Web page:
The presence of shallow gas anomalies continues to be a challenge in seismic imaging in the Gulf of Mexico (GOM). Due to the strong absorption property and irregular shape of a gas cloud, the seismic image below it could suffer from frequency, amplitude, and phase distortion. Q tomography and pre-stack depth Q migration (Q-PSDM) are efficient tools for compensating these distortion effects caused by absorptive heterogeneities. However, deriving Q models is a challenging task, especially when the shape of gas anomalies are complex and the velocity inside or close to the gas cloud area is not correct. Standard ray-based tomography fails to capture the detailed rapid velocity variation for the areas with or beneath a high lateral or vertical contrast (e.g., gas pocket, shale, salt, and carbonate). Full waveform inversion (FWI) provides high-resolution velocity details but is still an expensive process with its success highly dependent on the quality of the initial model. We present a case study at East Breaks, GOM, that combines adaptive data-selection FWI and Q tomography to invert the velocity and absorption model around a gas cloud area to improve the seismic image.
Elebiju, Bunmi (BP America) | Ariston, Pierre-Olivier (BP America) | van Gestel, Jean-Paul (BP America) | Murphy, Rachel (BP America) | Chakraborty, Samarjit (BP America) | Jansen, Kjetil (BP America) | Rodenberger, Douglas (Shell America) | White, Roy C. (Shell America) | Chen, Yongping (CGG) | Hren, David (CGG) | Hu, Lingli (CGG) | Huang, Yan (CGG)
Using the Kepler and Ariel Fields as a case study, this paper discusses the processing challenges and solutions applied to a 4D co-processing of Wide Azimuth Towed Streamer (WATS) on Narrow Azimuth Towed Streamer (NATS) data. Unlike a dedicated 4D acquisition, WATS on NATS 4D has relatively low repeatability in terms of acquisition geometry and bandwidth differences. All these factors can negatively impact the extraction of a meaningful 4D signal. In this paper, we demonstrate how processing techniques can help to increase repeatability and enhance 4D signal. We focus on the following 4D processing procedures: 4D co-binning, data matching, and post-migration co-denoise. Due largely to these techniques, the final co-processed volumes show an optimized 4D seismic signal with a median Normalized Root Mean Square (NRMS, which measures the repeatability between base and monitor. Details refer to Kragh and Christie, 2002) of 0.10 along the water bottom and 0.28 above the reservoir.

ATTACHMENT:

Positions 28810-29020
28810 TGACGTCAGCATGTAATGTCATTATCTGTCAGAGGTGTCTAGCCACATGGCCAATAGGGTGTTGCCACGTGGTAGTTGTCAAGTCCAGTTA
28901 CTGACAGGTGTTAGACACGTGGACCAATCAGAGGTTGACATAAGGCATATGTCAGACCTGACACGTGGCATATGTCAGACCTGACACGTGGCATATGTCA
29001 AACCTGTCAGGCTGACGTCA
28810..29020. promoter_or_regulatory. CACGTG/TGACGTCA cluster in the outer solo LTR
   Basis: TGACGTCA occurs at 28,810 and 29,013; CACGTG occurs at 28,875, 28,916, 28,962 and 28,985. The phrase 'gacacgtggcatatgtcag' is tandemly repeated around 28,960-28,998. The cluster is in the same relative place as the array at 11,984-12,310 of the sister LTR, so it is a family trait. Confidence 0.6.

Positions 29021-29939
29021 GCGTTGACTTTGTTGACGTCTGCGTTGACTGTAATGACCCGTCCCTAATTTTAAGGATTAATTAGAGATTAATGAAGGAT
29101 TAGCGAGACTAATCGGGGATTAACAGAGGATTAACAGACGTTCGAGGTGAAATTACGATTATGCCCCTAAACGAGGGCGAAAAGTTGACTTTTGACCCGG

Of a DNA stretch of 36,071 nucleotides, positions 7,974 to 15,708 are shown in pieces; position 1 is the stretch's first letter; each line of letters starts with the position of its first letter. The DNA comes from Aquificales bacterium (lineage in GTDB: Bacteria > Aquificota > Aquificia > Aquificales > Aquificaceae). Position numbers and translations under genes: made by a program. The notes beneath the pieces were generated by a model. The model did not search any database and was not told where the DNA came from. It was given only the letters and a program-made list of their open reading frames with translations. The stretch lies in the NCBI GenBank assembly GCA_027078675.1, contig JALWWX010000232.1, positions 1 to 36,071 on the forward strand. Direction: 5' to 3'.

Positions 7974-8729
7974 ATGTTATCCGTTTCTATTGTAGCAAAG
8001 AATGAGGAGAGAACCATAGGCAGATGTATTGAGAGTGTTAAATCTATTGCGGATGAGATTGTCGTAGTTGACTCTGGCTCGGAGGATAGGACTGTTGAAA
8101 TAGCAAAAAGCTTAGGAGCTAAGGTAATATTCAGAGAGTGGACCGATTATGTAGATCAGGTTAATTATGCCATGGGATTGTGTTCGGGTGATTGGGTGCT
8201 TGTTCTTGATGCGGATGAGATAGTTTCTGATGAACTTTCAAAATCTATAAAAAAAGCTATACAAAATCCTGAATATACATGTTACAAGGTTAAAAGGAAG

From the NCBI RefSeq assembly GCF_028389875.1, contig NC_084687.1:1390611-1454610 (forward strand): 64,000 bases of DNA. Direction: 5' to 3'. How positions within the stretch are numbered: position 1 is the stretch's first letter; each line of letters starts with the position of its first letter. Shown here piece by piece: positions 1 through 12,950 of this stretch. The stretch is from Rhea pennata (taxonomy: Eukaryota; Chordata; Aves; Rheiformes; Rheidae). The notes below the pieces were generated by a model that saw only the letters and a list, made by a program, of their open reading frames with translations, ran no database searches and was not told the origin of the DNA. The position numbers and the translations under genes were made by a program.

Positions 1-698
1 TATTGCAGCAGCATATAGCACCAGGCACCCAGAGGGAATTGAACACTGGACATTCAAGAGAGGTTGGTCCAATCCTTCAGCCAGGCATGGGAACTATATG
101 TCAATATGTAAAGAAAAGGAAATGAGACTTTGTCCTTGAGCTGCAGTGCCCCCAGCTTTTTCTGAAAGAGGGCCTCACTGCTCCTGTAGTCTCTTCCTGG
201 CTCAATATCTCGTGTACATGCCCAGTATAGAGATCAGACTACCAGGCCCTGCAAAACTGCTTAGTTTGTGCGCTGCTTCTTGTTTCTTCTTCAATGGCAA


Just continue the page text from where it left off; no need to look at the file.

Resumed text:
Para-Maranhao Basin offshore Brazil is well-known for its shallow geological complexities. Rugose topography and complex V-shaped paleo-canyons directly below the water bottom create challenges for ray-based migration velocity analysis from prestack depth imaging. In particular, when using a global grid-based tomography, generating velocity updates at a sufficiently small scale to conform to these shallow structures can be difficult. Image distortions, characterized by non-geologic depth undulations and amplitude variations, are often observed below the shallow structures. These artifacts can affect the accuracy of reservoir interpretation. We propose a weighted, high-resolution workflow utilizing dip-constrained, non-linear slope tomography to resolve small scale velocity variations at shallow depths. As a result, image distortions below the near-surface geological complexities are attenuated, and the common image gather flatness is improved.